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Paper: The Canterbury earthquake sequence and earthquake environmental effects

Now that the new dates for the 8th PATA Days 2017 in New Zealand are fixed, it is time to bring to your attention an exceptional paper that was already published in 2016. I planned to write a review long time ago, but I just managed to do so now. The paper by Quigley et al. is not only likely to become your favourite read during the long flight to New Zealand, but it will also serve as an extremely valuable contribution to the study of earthquake environmental effects (EEEs) in general. The authors report on, and summarise, the effects that the 2010-2011 Canterbury earthquake sequence had on the environment. The paper is special in many ways:

  • The authors provide a very detailed description of the EEEs that were observed during this earthquake series, and there were a lot. Primary effects were surface ruptures and coseismic uplift as well as folding. Secondary effects include impact on the drainage systems (river avulsion, gradient changes etc.), liquefaction, a manifold of mass movements, hydrological effects, damage to trees and many more.
  • The authors discuss all these effects with respect to their distribution, their paleoseimic significance, and their thresholds. The latter two are especially interesting as these provide a wonderful compendium of data which will help to better evaluate EEEs elsewhere. Similar to the original publication on the ESI-2007 scale, the Quigley et al. paper can serve as a guideline to recognise and to evaluate EEEs, and to incorporate them into future research. This paper adds a lot of new observations and data that will help to refine the ESI-2007 scale.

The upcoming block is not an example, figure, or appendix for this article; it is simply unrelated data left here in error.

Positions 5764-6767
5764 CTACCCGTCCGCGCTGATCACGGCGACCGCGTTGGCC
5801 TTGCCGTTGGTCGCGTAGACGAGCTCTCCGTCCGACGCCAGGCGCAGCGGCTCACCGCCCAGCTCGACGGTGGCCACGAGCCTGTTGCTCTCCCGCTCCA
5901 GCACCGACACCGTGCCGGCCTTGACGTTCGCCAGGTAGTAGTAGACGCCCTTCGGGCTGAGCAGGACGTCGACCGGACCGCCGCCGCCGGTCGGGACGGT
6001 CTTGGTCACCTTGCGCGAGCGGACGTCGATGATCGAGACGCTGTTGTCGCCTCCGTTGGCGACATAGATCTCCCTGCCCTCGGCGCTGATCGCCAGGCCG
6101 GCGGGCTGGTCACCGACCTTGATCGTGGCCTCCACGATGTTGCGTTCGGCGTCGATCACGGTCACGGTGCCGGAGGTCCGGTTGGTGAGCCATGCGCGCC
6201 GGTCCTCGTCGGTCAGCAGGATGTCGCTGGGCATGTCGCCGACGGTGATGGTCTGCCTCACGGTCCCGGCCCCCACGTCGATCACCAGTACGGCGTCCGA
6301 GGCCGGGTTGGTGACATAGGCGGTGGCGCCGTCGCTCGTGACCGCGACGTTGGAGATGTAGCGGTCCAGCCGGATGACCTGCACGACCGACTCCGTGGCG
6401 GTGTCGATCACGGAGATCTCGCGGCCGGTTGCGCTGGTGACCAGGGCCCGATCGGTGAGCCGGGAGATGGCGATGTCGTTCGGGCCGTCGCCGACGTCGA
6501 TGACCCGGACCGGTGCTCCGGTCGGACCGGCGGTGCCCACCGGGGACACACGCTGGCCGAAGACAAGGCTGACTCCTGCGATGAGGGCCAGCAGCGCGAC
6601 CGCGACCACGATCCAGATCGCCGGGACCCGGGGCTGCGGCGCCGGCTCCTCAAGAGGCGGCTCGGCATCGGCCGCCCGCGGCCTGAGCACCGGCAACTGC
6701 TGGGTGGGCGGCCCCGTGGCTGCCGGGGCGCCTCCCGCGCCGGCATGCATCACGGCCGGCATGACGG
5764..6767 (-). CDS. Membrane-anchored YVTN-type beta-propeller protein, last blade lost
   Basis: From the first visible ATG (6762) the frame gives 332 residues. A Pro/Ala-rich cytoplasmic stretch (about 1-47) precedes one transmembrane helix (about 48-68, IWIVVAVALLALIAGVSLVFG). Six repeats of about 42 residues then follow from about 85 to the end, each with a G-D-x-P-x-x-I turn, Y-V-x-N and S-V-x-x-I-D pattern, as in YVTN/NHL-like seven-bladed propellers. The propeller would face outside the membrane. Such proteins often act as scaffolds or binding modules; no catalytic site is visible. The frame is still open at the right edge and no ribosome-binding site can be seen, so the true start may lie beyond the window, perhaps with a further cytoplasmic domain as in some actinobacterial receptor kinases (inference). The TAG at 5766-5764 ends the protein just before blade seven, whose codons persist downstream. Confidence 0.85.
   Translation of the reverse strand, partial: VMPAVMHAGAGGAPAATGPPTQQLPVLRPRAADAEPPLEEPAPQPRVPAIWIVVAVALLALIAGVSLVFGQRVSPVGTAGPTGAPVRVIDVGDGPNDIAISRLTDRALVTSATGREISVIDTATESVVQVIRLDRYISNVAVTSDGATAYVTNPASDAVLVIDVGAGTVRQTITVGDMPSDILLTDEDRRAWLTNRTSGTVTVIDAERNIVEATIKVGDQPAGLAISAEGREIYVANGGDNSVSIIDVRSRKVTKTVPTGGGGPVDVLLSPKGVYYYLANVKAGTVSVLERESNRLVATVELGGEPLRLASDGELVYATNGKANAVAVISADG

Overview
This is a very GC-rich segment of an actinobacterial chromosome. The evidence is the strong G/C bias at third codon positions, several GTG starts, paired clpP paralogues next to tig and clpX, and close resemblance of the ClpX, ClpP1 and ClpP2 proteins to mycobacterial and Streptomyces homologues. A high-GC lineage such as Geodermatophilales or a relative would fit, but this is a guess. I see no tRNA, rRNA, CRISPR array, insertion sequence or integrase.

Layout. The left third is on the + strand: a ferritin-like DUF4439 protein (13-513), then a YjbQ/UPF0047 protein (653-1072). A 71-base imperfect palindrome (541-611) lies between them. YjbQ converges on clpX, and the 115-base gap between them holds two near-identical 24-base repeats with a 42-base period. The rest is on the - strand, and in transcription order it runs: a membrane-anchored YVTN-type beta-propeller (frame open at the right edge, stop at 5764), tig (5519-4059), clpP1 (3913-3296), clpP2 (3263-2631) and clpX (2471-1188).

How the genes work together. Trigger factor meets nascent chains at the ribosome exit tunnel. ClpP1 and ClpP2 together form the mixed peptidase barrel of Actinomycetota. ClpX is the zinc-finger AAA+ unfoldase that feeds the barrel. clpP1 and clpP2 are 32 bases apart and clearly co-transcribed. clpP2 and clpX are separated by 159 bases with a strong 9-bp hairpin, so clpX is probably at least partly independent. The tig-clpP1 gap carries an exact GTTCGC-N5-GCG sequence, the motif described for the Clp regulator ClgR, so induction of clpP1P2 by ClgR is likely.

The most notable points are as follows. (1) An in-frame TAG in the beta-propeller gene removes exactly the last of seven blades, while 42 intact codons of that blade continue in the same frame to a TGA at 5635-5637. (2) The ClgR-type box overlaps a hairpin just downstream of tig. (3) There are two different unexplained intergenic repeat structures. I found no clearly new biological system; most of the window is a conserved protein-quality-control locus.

• The paper includes exceptionally good photoplates and figures that summarise the occurrence of EEEs and their preservation in the geological record. Highly recommended for lectures and as cheat sheets in the field.

If you haven’t read the paper yet – this is my recommended read for your next long-distance flight. The paper is long, but in this case that’s good.

Hat tips to our colleagues from New Zealand!

Reference and further reading:

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Christoph Grützner

works at the Institute of Geological Sciences, Jena University. He likes Central Asia and the Mediterranean and looks for ancient earthquakes.

See all posts Christoph Grützner

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